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  24.  3
    Kwasi Wiredu (1996). Reply to English and Hamme. Journal of Social Philosophy 27 (2):234-243.
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  25.  1
    Kwasi Wiredu (1992). Formulating Modern Seventeen Thought in African. In V. Y. Mudimbe (ed.), The Surreptitious Speech: Presence Africaine and the Politics of Otherness 1947-1987. University of Chicago 301.
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  26. Kwasi Wiredu (2002). The Moral Foundations of an African Culture. In P. H. Coetzee & A. P. J. Roux (eds.), Philosophy From Africa: A Text with Readings. Oxford University Press 287.
     
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  27. Kwasi Wiredu (ed.) (2008). A Companion to African Philosophy. Wiley-Blackwell.
    This volume of newly commissioned essays provides comprehensive coverage of African philosophy, ranging across disciplines and throughout the ages. _ Offers a distinctive historical treatment of African philosophy. Covers all the main branches of philosophy as addressed in the African tradition. Includes accounts of pre-colonial African philosophy and contemporary political thought. _.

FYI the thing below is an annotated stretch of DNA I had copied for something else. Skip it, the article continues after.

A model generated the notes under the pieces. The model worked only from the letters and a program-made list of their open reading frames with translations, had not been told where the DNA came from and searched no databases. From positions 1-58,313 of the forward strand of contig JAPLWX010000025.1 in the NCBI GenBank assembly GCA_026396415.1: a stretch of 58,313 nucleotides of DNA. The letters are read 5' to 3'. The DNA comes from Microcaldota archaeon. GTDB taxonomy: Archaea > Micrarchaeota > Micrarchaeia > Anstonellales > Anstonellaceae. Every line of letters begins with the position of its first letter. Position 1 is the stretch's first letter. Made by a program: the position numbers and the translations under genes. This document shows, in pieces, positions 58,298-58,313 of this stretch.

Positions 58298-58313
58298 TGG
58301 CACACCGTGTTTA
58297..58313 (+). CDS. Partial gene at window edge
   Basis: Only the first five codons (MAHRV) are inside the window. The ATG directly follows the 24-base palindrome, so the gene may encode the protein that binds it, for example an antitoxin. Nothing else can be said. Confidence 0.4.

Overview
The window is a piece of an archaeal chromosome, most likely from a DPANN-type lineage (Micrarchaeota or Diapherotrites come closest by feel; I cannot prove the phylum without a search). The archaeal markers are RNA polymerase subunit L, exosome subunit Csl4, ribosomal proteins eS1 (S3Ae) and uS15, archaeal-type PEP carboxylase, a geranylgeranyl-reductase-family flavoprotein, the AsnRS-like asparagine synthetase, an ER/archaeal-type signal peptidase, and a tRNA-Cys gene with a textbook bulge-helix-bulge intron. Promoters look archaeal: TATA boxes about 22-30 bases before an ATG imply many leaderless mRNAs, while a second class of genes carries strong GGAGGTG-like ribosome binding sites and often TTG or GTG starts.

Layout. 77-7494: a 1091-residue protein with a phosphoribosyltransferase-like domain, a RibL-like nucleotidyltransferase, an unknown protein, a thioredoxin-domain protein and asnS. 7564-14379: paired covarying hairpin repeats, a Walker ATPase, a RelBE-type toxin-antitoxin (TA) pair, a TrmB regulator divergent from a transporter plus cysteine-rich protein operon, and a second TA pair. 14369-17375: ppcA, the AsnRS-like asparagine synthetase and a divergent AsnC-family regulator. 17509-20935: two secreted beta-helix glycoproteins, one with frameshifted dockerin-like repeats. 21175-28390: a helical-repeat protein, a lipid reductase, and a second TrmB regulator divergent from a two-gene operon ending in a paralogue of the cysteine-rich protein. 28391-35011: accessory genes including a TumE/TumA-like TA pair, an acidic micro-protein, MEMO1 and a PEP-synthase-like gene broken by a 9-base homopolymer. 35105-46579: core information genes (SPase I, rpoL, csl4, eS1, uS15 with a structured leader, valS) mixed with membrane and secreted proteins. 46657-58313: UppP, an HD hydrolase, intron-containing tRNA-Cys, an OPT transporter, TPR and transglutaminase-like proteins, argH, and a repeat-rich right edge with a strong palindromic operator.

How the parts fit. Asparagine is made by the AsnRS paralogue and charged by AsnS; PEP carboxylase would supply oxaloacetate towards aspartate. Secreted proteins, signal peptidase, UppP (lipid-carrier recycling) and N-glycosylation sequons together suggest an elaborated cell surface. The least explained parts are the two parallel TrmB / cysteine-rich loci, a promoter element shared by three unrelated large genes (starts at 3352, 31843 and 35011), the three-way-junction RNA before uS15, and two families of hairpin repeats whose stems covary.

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  28. Kwasi Wiredu (ed.) (2008). A Companion to African Philosophy. Wiley-Blackwell.
    This volume of newly commissioned essays provides comprehensive coverage of African philosophy, ranging across disciplines and throughout the ages. _ Offers a distinctive historical treatment of African philosophy. Covers all the main branches of philosophy as addressed in the African tradition. Includes accounts of pre-colonial African philosophy and contemporary political thought. _.